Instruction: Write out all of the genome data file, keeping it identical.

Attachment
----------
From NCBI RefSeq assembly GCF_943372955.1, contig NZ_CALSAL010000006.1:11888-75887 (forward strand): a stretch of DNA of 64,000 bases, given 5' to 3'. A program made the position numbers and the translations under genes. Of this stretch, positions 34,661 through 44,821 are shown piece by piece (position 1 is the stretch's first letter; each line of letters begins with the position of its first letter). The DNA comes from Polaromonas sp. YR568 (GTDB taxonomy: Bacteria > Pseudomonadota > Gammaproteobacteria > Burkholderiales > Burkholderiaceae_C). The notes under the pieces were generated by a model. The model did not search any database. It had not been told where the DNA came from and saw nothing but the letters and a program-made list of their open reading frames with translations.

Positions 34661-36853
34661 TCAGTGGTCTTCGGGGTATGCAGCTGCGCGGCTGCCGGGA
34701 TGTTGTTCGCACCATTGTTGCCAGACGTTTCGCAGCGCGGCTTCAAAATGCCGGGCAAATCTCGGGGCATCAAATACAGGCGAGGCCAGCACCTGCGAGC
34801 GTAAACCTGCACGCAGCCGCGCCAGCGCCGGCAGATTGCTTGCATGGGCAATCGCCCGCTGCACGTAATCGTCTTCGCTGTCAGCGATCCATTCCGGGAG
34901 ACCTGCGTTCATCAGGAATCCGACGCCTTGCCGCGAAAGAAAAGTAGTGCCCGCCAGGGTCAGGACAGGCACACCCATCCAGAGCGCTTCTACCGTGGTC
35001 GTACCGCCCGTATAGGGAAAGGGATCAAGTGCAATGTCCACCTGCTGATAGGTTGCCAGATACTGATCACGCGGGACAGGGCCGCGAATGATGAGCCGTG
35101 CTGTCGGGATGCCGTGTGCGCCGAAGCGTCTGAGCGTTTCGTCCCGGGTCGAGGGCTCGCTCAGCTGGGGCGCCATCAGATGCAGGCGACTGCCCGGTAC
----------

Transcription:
From NCBI RefSeq assembly GCF_943372955.1, contig NZ_CALSAL010000006.1:11888-75887 (forward strand): a stretch of DNA of 64,000 bases, given 5' to 3'. A program made the position numbers and the translations under genes. Of this stretch, positions 34,661 through 44,821 are shown piece by piece (position 1 is the stretch's first letter; each line of letters begins with the position of its first letter). The DNA comes from Polaromonas sp. YR568 (GTDB taxonomy: Bacteria > Pseudomonadota > Gammaproteobacteria > Burkholderiales > Burkholderiaceae_C). The notes under the pieces were generated by a model. The model did not search any database. It had not been told where the DNA came from and saw nothing but the letters and a program-made list of their open reading frames with translations.

Positions 34661-36853
34661 TCAGTGGTCTTCGGGGTATGCAGCTGCGCGGCTGCCGGGA
34701 TGTTGTTCGCACCATTGTTGCCAGACGTTTCGCAGCGCGGCTTCAAAATGCCGGGCAAATCTCGGGGCATCAAATACAGGCGAGGCCAGCACCTGCGAGC
34801 GTAAACCTGCACGCAGCCGCGCCAGCGCCGGCAGATTGCTTGCATGGGCAATCGCCCGCTGCACGTAATCGTCTTCGCTGTCAGCGATCCATTCCGGGAG
34901 ACCTGCGTTCATCAGGAATCCGACGCCTTGCCGCGAAAGAAAAGTAGTGCCCGCCAGGGTCAGGACAGGCACACCCATCCAGAGCGCTTCTACCGTGGTC
35001 GTACCGCCCGTATAGGGAAAGGGATCAAGTGCAATGTCCACCTGCTGATAGGTTGCCAGATACTGATCACGCGGGACAGGGCCGCGAATGATGAGCCGTG
35101 CTGTCGGGATGCCGTGTGCGCCGAAGCGTCTGAGCGTTTCGTCCCGGGTCGAGGGCTCGCTCAGCTGGGGCGCCATCAGATGCAGGCGACTGCCCGGTAC